Nuclear receptors of the peroxisome proliferator-activated receptor (PPAR) family are implicated in implantation and early placental formation. In carnivores, the trophoblast invades to develop intimate contact with the endothelial cells of the maternal circulation, resulting in an endothelio-chorial form of placentation. Spatio-temporal investigation demonstrated that peroxisome proliferator-activated receptor gamma (PPARG) was strongly and specifically expressed in the mink trophoblast at the time of formation of the syncytiotrophoblast during early implantation, and in trophoblast of the placental labyrinth. The retinoid-X-receptor alpha (RXRA), the heterodimeric partner of PPARG in transcriptional regulation, is, with very few exceptions, co-expressed with PPARG in mink trophoblast. We used mink trophoblast cell lines together with a natural (15-deoxy-delta12,14-prostaglandin J2 ) or a synthetic (troglitazone) PPARG ligand to demonstrate that PPARG is an authentic regulator of gene expression in this tissue. Ligand-activated PPARG stimulated transcription of the PPRE-luc reporter gene transfected into these cell lines. The prostaglandin-induced morphologic changes were accompanied by attenuation in cell proliferation, an increase in PPARG mRNA and protein levels, and the appearance of enlarged and multinuclear cells. Furthermore, 15-deoxy-delta12,14-prostaglandin J2 stimulated the expression of invasion-related genes in trophoblast cells, namely, adipophilin and osteopontin. The results demonstrate that PPARG ligands attenuate proliferation and induce differentiation of mink trophoblast cells to the multlinuclear phenotype. The upregulation of differentiation-specific genes in the placenta under the influence of PPARG ligands provides a mechanism by which blastocyst and endometrial prostanoids regulate implantation, as well as the formation and maintenance of the placenta.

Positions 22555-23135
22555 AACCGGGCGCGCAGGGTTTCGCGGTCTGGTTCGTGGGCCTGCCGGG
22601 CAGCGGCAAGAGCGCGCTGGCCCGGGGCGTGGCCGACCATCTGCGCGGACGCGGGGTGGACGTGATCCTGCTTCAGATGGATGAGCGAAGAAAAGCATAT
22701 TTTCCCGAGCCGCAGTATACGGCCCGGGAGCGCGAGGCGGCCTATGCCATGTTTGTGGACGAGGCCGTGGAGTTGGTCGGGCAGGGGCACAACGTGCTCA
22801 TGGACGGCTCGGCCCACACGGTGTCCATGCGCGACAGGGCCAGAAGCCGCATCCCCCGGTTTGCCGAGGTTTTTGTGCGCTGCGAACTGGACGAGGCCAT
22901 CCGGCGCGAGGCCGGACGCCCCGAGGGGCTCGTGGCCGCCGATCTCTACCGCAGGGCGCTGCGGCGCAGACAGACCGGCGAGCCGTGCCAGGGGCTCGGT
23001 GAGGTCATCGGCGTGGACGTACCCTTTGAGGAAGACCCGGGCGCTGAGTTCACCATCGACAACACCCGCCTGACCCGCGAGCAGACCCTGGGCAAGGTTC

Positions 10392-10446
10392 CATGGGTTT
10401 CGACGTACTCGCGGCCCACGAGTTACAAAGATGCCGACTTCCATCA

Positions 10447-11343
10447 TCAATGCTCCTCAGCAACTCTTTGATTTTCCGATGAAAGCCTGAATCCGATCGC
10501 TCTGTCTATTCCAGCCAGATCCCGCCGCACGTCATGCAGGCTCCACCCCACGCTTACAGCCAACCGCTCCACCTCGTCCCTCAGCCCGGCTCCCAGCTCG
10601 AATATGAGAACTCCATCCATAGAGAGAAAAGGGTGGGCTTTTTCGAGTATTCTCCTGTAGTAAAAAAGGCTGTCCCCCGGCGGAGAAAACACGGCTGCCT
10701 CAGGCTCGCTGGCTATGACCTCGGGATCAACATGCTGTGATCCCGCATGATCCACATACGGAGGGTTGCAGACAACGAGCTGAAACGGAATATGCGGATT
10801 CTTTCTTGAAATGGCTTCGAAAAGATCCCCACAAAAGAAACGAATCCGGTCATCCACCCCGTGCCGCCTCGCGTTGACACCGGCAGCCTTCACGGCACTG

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Vol. 77 • No. 5